3. Keep following Tip #1 above and keep the amount of forage and fibre up in the diet so you don’t have to add too much grain to meet energy requirements.

Depending on how much grain you are feeding, you may need to consider the level of omega 3 and 6 in the diet. Grains are naturally higher in omega 6 than 3.  Balancing the omegas is extremely important for the endurance horse as one of the biggest problems we have is soundness in the joints and muscles.

High amounts of omega 6 have a pro inflammatory effect which is going to increase the risk of muscle inflammation and joint inflammation.  Keeping the omega 3 levels the same or a little bit higher than the omega 6 levels in the diet is good way to ensure we are keeping the inflammation at bay as best we can.

Flaxseed (linseed) oil is an excellent way to increase the omega 3 content of the diet and it also adds extra calories which can help reduce the need for grains. For more information on omega 3 you can keep reading here: https://feedxl.com/29-omega-3/

How FeedXL Helps: FeedXL will show you exactly how much extra energy your horse needs to have topped up in the diet and will help you find appropriate grains or feeds to meet energy requirements.

3. Control protein intake

Protein is critically important in an endurance horse’s diet. But there must not be too much… nor too little.

Too Much Protein

Too much protein will cause your horse to urinate excessively, potentially causing electrolyte imbalances and issues with dehydration. It may also cause high total protein in the blood which often leads to a higher creatinine level which can fast track a metabolic result at the vet gate.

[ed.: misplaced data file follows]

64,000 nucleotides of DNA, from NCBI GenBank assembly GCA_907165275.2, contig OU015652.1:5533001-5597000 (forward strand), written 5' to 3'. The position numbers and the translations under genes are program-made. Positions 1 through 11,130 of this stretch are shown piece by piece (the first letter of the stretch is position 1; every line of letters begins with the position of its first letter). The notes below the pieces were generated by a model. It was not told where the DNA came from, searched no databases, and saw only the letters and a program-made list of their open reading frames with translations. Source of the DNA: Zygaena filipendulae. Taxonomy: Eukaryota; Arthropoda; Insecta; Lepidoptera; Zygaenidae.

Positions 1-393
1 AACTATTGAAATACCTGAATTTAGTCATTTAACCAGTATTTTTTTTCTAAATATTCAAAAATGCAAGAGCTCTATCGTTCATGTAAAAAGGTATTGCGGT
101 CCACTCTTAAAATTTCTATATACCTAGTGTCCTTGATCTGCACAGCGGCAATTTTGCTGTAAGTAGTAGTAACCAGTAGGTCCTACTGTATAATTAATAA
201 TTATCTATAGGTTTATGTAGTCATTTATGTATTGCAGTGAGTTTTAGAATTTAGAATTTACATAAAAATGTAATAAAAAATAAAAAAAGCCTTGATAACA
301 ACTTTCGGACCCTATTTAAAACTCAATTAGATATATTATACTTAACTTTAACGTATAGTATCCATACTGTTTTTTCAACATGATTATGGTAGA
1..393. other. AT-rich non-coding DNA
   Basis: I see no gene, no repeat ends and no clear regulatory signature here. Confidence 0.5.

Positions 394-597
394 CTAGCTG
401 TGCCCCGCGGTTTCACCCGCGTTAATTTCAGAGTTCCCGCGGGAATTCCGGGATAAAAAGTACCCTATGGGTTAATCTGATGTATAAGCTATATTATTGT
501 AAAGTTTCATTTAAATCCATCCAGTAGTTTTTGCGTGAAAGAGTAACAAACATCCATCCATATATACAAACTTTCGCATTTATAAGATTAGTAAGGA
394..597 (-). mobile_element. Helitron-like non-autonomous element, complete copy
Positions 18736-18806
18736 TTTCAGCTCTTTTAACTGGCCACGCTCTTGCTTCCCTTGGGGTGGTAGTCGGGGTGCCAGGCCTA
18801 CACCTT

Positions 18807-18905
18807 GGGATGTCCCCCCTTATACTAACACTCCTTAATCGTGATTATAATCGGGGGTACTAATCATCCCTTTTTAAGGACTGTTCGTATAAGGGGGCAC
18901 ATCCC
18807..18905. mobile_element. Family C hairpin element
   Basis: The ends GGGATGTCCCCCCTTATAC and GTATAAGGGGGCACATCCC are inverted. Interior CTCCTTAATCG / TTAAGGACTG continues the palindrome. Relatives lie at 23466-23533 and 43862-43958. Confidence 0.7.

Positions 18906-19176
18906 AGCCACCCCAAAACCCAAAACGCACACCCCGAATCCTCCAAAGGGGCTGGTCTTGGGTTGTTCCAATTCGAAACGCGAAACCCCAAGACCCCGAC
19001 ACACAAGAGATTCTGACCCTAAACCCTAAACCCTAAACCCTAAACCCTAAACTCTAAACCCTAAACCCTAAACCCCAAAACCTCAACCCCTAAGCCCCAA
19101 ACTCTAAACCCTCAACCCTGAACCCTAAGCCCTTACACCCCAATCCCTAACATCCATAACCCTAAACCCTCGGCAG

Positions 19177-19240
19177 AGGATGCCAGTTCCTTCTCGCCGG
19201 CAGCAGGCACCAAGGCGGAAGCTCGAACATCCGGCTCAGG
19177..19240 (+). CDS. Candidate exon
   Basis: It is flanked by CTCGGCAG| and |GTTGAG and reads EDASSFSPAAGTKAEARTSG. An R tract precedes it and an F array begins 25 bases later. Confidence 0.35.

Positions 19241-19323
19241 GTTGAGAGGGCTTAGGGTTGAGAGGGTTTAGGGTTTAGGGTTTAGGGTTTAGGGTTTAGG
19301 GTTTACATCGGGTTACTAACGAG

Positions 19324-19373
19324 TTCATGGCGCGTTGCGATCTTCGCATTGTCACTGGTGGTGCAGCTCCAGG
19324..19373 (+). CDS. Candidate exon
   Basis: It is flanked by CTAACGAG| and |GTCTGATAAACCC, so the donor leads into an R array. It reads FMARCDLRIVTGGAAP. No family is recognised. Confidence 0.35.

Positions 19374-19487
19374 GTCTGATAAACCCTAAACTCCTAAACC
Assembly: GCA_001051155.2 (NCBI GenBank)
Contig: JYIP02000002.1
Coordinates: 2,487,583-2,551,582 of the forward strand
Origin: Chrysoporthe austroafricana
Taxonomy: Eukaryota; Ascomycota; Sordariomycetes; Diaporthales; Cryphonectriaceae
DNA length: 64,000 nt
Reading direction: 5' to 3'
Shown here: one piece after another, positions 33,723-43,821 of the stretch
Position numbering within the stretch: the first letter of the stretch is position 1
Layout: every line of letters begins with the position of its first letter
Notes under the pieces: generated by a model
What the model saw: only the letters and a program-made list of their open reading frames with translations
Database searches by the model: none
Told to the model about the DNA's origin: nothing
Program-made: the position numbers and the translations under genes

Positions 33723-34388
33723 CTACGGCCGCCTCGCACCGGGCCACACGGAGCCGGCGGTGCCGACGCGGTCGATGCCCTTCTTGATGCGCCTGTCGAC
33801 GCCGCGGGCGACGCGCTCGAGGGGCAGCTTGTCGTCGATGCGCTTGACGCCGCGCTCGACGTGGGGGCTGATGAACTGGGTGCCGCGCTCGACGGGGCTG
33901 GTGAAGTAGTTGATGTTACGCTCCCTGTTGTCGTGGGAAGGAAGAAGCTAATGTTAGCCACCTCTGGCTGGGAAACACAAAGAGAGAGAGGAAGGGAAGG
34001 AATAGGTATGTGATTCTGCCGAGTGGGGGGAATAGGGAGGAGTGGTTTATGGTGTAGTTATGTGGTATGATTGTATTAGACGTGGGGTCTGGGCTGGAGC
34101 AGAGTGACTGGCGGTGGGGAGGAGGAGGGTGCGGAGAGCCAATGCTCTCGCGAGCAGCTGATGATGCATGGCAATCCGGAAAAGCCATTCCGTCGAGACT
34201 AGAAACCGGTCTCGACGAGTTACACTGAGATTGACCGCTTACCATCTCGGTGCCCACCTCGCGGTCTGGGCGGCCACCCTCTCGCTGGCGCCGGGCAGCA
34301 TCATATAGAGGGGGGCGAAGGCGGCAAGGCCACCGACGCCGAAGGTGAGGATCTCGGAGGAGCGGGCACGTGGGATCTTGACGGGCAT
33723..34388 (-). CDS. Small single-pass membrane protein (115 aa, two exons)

So it is really important not to overfeed protein. The key is to get enough of the right type of protein!

FeedXL will help you balance the levels of protein in the diet correctly for your horse. And using FeedXL in combination with a forage analysis will help you get the diet as accurate as possible!

And when horses are kept in a stable you can sometimes smell the urea levels in their urine or the high ammonia levels in the bedding indicating protein is being fed in excess.

Too Little Protein

You can actually ‘see’ when your horse is not getting enough of the ‘right protein’. They simply don’t build muscle with work, or worse, they will start to lose muscle.

If your horse is not building muscle or is in fact losing muscle it will either be because they aren’t getting enough protein. OR they may be getting plenty of protein but the protein quality is too low.

If this is the case for your horse, have a read of our article ‘Understanding Protein Quality’ https://feedxl.com/30-understanding-protein-quality/ and use this along with FeedXL to determine how to best increase the amount and/or the quality of the protein in the diet.

How FeedXL Helps: FeedXL will calculate the amount of protein in your horse’s diet and show you if there is too much or too little and help you to adjust the diet up or down for protein.

4. Balance electrolytes

Balancing electrolytes can be a difficult task, especially when we are training in uncontrolled environments with constant shifts in ambient temperature and humidity.

Horses lose a lot of electrolytes in normal bodily functions and this electrolyte loss increases exponentially when the horse is sweating from hard work. Hot weather increases electrolyte losses via sweating and humidity will dramatically increase the losses via the excessive sweating that occurs in humid conditions.

I’ve seen horses lose more than 20kg of weight as sweat within a couple hours of work.  The amount of electrolyte in this amount of sweat is HUGE and it all needs to be replaced.

Replacing what is lost is vital to your horse’s performance and is particularly important for your horse’s recovery.